fabrics around the world
It's a long story coming from the period of the English Industrialization. It was in fact in 1809, in England, that an English creative called John Heathcoat built the first loom suited to produce the woven one in gauze. It seems that it was built in Loughborough a mill expressly to store the ingenious machine, ready to weave the new fabric. Some years later,in 1816, a "Luddites group" invaded the mill and burned it. There was the risk to loose the traces of a so genious creation. The Luddites was a popular movement developed in England at the beginning of XIX century, marked from the fight against the introduction of machinery. At that time people believe that the machinery could took off the work instead of the effort, as in opposite the slogan state in that period. As usual happened in the meanwhile that the world pass through the revolutions, it was really difficult and it took a big effort to make a decision. However the destruction of the mill didn’t discourage Heathcoat at all. He rebuilded the machinery improving the mechanics and increasing the performances and the precision. His tenacity gave to the world a machine that let dream the fans of stylishness and preciosity style. Probably during a trip in that English lands Germano Fumagalli get involved with it. So it was during the middle age of 1800 he was one of the first to set up in Italy those gauze hand-looms and to found the “Fumagalli & Pianca”.
In India since about 1870, with periods of decline and recovery, the silkworm is bred. In particular this country is the homland of tussah which is mostly found in the north-eastern Deccan, in Bengal, Assam, Burma and on the Himalayan slope.
Tussah is so-called wild silk because is produced from the cocoon of wild, non-bred worms. Compared to traditional silk, tussah silk has an inimitable finesse, a great resistance and excellent recovery following traction and prolonged use of the fabric.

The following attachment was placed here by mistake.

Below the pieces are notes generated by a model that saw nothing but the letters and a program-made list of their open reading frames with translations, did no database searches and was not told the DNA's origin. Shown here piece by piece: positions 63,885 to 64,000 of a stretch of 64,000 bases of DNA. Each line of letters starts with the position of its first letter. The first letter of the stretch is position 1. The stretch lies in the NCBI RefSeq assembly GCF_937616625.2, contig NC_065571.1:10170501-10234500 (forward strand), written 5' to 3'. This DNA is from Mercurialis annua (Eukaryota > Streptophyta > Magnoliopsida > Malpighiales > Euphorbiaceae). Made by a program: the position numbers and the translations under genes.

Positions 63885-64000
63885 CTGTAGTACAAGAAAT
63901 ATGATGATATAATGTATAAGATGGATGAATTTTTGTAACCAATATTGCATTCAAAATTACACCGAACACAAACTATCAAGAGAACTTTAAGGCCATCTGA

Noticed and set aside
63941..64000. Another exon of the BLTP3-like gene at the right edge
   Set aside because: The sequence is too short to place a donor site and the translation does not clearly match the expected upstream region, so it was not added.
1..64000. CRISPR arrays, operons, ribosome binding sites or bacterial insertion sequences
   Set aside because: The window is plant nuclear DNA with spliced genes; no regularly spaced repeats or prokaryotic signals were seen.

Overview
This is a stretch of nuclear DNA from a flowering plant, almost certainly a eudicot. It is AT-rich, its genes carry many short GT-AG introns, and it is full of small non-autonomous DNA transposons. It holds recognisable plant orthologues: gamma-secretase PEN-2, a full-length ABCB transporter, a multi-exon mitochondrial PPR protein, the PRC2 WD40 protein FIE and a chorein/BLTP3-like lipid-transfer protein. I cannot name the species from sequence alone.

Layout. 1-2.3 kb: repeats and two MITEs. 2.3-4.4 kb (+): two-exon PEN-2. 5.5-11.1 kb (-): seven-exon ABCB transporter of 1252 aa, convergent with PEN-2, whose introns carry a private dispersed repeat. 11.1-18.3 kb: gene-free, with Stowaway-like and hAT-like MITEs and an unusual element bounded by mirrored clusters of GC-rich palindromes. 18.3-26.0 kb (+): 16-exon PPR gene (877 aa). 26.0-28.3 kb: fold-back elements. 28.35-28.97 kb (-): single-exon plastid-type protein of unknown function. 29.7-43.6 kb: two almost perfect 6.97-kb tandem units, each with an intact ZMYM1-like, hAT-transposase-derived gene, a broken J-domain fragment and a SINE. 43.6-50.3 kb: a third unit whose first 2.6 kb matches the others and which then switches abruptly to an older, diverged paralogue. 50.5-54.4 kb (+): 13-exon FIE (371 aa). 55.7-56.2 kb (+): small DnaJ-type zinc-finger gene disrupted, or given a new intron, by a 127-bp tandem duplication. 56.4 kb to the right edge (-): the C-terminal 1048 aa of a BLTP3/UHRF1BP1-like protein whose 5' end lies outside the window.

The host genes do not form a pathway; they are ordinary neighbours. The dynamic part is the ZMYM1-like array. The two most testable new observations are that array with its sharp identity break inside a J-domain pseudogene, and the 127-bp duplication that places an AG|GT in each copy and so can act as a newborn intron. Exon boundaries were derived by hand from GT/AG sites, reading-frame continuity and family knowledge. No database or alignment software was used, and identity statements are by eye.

Tussah is a fabric with rustic and irregular appearance, with a texture of Tussah silk and a retouched and slightly irregular yarn.
ITALIA 1952 : THE GOLD TWILL
Shantung silk is a rough-looking weave fabric that was born from the combination of culture and nature. It was born in Shandong a rich region in the west of China, on the shores of the yellow sea. As everybody knows the silk history in China is really long, a Legend has it that the birth of sericulture is due to Empress XI Ling Shi who discovered the qualities of the cocoon in 5000 a.c. In this region the union of two worms that contract the cocoon together, called a “duplicate”, gave birth to shantung. Shantung silk, once handcrafted on a loom, that has a lot of irregularity that seem flawed to an inexperienced eye, but which makes the fabric unique and so precious.
In conclusion Shantung is a braided fabric in taffetas with silk duplicate yarn characterized by a notable irregularity of the title. It is also performed with warp in shappe and double weft. It has been selected because the characteristic yarn that makes this fabric unique.
Now let’s fly to Ireland, considered, in combination with Scotland, the home of tweed. Tweed emerged is Scotland and Ireland as a work suit, as a way for the farmers to battle the chilly climate that characterizes those lands. Only during the nineteenth century the wearing of tweed become a gentleman’s way of dressing.
The homeland of Irish tweed is the county of Donegal, where even today it weaves on wooden looms. Donegal is a fabric with carded and buttoned weft yarn and semi-combed in the warp.
Weft and warp in donegal are dyed in various tints, in fact donegal provides for the insertion of threads with bold colours.
The characteristics of Donegal are the rough surface and the sandblasted appearance, mottled in different colors, with many wool particles, called "buttons" coloured on the surface and the sweet hand.
Its colours in ancient times also indicated the social status of its wearer: kings could use up to seven colours, poets and bards six, warriors three and servants one.
The colours had different origins: green came from heather, brown from peat, dark red from lichen scratched off rocks, purple from myrtle.
In antiquity considered a winter fabric it was mostly used for jackets and sports suits
Melange yarn seems to have French origins, probably related to embroidery and needles. The embroidery art is now mostly widespread among women, but is well known that in the past was a man occupation.